08 Lights Sources for Fiber Optics

08 Lights Sources for Fiber Optics - Light Sources for...

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Light Sources for Fiber Optic Systems The minimum of loss and dispersion in optical fibers occurs in the range 1.3 < λ < 1.6 μ m. Light sources on which to impress information are needed in this range. Semiconductor LED’s and lasers are the most desirable because they are compact, efficient and robust. LED’s – Light Emitting Diodes LED’s are incoherent sources of light that results from the direct recombination of electrons and holes in a p-n junction. + p n - I V E c E v E F E k Emission at 1.3 microns requires materials with E g 0.95 eV; at 1.55 microns E g 0.8 eV. Electrons recombine with holes so that energy and momentum are conserved. i.e. h ν = E e -E h . h ν = E c (k) – E v (k) |hk photon | = |hk electron | hk hole |
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P N Junction + p n - I V E c E v E F
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Momentum Conservation and Spectral Width hole electron electron photon electron photon hole electron photon photon p p p p a p p a p h h k p << = = = - - 10 x 5 ~ cm 10 x 1 cm 10 x 5 ~ ~ ~ 2 2 4 4 - 8 , λ π ρ (E) E E c E v
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Consequences of Spectral Width At room temperature, kT = 0.26 eV. Thus the spectral width of an LED is E ~ 0.05 eV. E = hc/ λ . Thus E = hc/ λ ( ∆λ/λ29 and ∆λ ~ 94 nm. With this large of a spectral width the maximum bit rate that can be sustained for ONLY 1Km of fiber is B ~ ( τ ) -1 = (D ) -1 = (100 psec/Km/nm x 1 Km x 94 nm) -1 B ~ (9.4 x 10 3 psec) -1 ~ 100 Mb/s. For 10 Km , B ~ 10 Mb/s. These are too slow for practical optical communication systems. Thus LEDs are not suitable for long distance communications systems. A laser must be used. Lasers for Optical Communications Systems Requirements: 1. λ = 1.55 μ m to minimize loss 2. Laser must be capable of high speed modulation > 10 9 b/s 3. Laser must be able to emit modest powers ~ 3-10 dBm. 4. Laser must have narrow linewidth, Efficient light emission requires direct band gap.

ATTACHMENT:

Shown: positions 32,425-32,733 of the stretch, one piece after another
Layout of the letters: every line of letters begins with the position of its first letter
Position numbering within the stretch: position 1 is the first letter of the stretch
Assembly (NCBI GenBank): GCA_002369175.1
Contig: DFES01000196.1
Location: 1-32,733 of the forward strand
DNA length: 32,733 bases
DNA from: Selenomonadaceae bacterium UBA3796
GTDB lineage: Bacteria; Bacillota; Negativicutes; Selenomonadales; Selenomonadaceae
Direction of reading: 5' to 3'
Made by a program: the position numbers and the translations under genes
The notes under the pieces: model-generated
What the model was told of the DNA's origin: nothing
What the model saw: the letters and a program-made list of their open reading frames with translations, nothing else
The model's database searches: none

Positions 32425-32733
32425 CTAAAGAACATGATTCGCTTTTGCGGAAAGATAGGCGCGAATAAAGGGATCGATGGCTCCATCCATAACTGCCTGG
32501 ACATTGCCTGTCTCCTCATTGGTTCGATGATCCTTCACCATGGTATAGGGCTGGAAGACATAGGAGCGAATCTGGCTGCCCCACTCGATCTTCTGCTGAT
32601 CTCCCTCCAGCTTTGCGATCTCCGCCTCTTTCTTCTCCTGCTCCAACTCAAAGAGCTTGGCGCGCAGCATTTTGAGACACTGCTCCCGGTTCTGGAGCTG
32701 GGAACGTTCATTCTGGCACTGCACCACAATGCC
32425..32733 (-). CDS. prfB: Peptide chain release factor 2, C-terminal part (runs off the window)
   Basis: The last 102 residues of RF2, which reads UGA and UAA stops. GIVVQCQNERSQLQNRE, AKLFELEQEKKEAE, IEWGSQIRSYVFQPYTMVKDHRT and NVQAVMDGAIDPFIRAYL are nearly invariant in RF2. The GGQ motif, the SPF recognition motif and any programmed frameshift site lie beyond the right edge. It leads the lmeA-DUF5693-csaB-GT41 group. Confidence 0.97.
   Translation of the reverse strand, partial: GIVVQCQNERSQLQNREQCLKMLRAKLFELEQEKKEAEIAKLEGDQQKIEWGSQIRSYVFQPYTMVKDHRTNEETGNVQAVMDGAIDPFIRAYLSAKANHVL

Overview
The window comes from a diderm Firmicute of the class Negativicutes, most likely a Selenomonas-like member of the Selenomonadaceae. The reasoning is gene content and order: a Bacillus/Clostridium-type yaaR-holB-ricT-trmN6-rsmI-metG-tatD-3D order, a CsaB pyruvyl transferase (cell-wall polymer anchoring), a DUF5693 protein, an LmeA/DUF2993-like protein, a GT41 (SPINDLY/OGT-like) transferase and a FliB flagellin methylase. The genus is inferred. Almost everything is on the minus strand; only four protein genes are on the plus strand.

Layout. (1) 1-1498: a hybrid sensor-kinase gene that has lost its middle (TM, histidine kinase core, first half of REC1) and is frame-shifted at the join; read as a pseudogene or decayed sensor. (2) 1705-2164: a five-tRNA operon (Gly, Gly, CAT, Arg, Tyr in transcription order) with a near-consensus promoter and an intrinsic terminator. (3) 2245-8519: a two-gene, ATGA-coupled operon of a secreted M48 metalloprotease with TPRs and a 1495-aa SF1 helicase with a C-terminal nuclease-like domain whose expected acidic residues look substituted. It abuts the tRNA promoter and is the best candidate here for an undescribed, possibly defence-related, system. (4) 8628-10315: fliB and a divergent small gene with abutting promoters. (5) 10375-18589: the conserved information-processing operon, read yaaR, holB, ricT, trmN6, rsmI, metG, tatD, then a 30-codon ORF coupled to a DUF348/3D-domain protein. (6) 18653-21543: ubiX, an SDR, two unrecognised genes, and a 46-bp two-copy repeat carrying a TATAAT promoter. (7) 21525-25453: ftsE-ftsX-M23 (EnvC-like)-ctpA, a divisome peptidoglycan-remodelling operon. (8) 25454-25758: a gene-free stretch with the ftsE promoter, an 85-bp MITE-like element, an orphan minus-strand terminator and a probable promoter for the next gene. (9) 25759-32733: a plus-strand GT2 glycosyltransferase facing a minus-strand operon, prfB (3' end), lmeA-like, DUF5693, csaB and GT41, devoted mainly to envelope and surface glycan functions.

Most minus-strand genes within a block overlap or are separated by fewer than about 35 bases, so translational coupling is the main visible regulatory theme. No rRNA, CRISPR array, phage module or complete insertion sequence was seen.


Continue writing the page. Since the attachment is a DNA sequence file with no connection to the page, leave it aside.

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Energy Gaps of Important Semiconductors Other Semiconductor E g ’s HgTe Direct ~0.0 eV CdTe Direct ~1.5 eV ZnTe Direct ~2.2 eV CdS Direct ~2.4 eV ZnSe Direct ~2.6 eV ZnS Direct ~3.7 eV Note: Although GaSb has a direct energy gap near 1.55 microns, it is not suitable as a material to make efficient lasers.
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Alloy Compound Semiconductors There are no elemental or binary compound semiconductors that have the appropriate materials properties for 1.3 – 1.55 micron lasers. Furthermore, the elemental semiconductors, Si and Ge, are indirect bandgap materials – they are not efficient light emitters. To construct materials with the appropriate energy gaps with direct band gaps we must consider alloys of the binary compound semiconductors. It is possible to form alloy compound semiconductors whose properties vary continuously from the end point compositions. For example the binary compound semiconductors GaAs and InAs can be mixed to form a ternary alloy compound, Ga x In 1-x As where x varies from 0 to 1. The properties of this alloy vary continuously with x. For example, the energy gap varies from E
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08 Lights Sources for Fiber Optics - Light Sources for...

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